Evaluation of a UPLC-MS Metabolic Profiling Platform for the Detection and Diagnosis of Inborn Errors of Metabolism
Tue 3:00 PM - Track 3: Newborn Screening
Elizabeth Want
Imperial College London
*Elizabeth J. Want, *Vinothini Sivarajah Ivan K. S. Yap, #U Engelke, #L Kluijtmans, #H Blom, #E Morava, *Elaine Holmes, *Jeremy K. Nicholson, *John C. Lindon, #Ron Wevers.

*Imperial College London, UK
#Radboud University Nijmegen Medical Centre, Nijmegen, The Netherlands
An ultra performance liquid chromatography - mass spectrometry (UPLC-MS) metabolic profiling platform was assessed for the detection and diagnosis of inborn errors of metabolism (IEM). IEM are genetic diseases involving abnormalities in the synthesis and metabolism of proteins, fats or carbohydrates. IEM can lead to mental and growth retardation, neurological defects and multiple organ failure in early childhood, many of which can be prevented through early diagnosis and treatment e.g. dietary intervention. Rapid, targeted MS/MS assays are often employed for IEM diagnosis, allowing for the screening of multiple disorders in a short time frame. However, there is value in utilizing untargeted metabolic profiling approaches in order to obtain a more global view of metabolic perturbations due to the disorder, which may provide insight into new disease biomarkers. Urine is a valuable biofluid for metabolic profiling studies as the collection is non-invasive and its composition can reflect changes in metabolism due to disease.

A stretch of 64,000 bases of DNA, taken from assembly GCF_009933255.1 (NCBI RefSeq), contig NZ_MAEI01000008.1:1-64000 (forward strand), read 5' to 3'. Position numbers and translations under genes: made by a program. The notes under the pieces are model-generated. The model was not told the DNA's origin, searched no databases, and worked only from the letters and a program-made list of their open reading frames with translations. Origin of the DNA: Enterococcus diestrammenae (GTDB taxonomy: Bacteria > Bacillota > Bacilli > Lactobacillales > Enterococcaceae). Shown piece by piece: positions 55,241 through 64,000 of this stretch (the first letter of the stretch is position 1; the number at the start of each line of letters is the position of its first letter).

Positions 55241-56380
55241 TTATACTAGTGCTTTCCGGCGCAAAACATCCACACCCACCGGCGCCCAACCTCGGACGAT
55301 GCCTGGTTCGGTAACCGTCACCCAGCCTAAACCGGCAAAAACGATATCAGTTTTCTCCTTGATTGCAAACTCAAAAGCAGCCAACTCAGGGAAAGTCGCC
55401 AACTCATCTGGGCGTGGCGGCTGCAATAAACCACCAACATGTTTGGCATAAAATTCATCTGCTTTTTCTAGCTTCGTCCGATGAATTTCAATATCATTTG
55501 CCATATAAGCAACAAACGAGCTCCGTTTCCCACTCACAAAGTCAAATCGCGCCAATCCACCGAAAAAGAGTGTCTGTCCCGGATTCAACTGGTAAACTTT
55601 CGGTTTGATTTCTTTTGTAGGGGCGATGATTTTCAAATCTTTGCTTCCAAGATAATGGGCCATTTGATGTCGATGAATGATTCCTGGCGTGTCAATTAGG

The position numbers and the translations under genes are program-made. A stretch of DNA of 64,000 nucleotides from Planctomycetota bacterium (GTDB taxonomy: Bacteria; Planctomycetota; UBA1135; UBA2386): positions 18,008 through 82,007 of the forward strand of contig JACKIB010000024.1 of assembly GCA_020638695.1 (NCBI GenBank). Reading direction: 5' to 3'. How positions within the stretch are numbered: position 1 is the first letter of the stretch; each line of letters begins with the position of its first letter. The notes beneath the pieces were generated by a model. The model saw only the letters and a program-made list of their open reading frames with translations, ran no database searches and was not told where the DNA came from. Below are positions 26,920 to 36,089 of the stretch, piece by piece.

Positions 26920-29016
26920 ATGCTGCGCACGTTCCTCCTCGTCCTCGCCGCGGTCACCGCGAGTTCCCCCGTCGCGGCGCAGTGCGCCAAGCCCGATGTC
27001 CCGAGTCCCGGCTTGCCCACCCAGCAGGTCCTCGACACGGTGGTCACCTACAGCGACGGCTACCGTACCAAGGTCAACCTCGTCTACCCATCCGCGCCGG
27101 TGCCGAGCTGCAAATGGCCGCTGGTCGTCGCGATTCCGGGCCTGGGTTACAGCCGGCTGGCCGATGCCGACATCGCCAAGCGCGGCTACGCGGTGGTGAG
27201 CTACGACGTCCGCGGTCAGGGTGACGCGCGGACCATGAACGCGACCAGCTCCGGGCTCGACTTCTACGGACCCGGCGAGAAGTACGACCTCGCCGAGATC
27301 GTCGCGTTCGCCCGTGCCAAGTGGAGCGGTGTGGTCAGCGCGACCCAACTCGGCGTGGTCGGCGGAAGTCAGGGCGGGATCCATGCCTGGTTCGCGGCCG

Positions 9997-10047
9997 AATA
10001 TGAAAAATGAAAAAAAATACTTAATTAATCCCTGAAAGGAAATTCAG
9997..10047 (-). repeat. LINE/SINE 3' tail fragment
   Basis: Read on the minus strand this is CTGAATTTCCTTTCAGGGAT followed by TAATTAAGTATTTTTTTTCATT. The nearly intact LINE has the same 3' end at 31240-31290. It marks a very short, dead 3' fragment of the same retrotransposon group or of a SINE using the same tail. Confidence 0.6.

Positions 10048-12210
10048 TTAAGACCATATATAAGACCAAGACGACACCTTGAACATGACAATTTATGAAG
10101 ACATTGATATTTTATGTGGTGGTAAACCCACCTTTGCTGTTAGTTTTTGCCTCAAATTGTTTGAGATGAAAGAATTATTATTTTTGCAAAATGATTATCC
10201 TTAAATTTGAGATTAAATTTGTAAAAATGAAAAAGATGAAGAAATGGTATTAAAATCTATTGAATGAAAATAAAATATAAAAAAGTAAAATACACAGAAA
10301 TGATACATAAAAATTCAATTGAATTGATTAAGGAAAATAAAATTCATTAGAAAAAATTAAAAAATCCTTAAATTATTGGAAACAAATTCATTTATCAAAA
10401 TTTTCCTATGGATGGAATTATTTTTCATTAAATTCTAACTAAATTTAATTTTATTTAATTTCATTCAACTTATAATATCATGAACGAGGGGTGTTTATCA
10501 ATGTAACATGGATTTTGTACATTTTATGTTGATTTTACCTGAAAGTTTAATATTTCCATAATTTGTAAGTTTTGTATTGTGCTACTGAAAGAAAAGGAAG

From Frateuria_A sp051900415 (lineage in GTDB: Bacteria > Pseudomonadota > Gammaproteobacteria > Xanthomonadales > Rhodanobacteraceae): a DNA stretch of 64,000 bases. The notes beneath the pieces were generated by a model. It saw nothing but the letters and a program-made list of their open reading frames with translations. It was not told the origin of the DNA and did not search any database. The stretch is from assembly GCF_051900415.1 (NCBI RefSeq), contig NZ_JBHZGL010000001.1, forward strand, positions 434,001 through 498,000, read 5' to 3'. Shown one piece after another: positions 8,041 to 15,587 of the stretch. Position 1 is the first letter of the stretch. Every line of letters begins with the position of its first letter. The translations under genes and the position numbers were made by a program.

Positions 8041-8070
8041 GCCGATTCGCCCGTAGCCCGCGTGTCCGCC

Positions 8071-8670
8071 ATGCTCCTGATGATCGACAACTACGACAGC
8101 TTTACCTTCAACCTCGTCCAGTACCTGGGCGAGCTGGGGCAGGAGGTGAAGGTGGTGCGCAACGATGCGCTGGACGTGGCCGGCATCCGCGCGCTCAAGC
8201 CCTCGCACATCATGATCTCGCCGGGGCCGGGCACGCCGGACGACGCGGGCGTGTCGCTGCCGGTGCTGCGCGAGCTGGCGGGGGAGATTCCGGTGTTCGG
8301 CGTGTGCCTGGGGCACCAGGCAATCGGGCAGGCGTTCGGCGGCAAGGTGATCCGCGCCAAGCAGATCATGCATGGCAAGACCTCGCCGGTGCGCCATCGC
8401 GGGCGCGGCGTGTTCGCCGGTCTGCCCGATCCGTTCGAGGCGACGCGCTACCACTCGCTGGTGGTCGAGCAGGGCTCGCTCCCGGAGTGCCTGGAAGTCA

UPLC provides excellent chromatographic resolution and sensitivity and, when coupled to a Q-ToF mass spectrometer, where accurate mass measurements (<2ppm) can be made on both parent and fragment ions, provides a powerful tool for metabolic profiling. Here, a 12 minute UPLC-QToF-MS assay was developed for the investigation of patients with organic acidurias. In a blind study, urine samples from 25 patients with 5 different IEM were studied in order to identify and characterise the metabolic profiles. Samples were prepared by dilution and centrifugation and chromatographic separations performed on a C18 column. A 12 min gradient was employed starting from 99% A (0.1% formic acid in water) and ending at 99% B (0.1% FA in acetonitrile). Mass spectrometry experiments were performed on a Micromass Q-tof Premierâ„¢ in positive and negative electrospray ionisation modes (mass range m/z 50-1000). MSE experiments provided simultaneous fragmentation data and aided in metabolite identification. MS/MS was also used to identify and confirm the elevated organic acids diagnostic for each IEM, through comparison with authentic standards.

All five IEM were identified correctly through elevation of specific organic acids and additional metabolic information was obtained for each IEM through this untargeted UPLC-MS approach. Positive and negative mode data offered complementary metabolic information. Further, effects of therapeutic intervention were observed in the metabolic profiles. The different diseases were also differentiated using principal components analysis. This study illustrates the capability of UPLC-MS methodologies for the diagnosis of inborn errors of metabolism, and also the discovery of additional biochemical information.

The author would like to acknowledge Waters Corporation for support.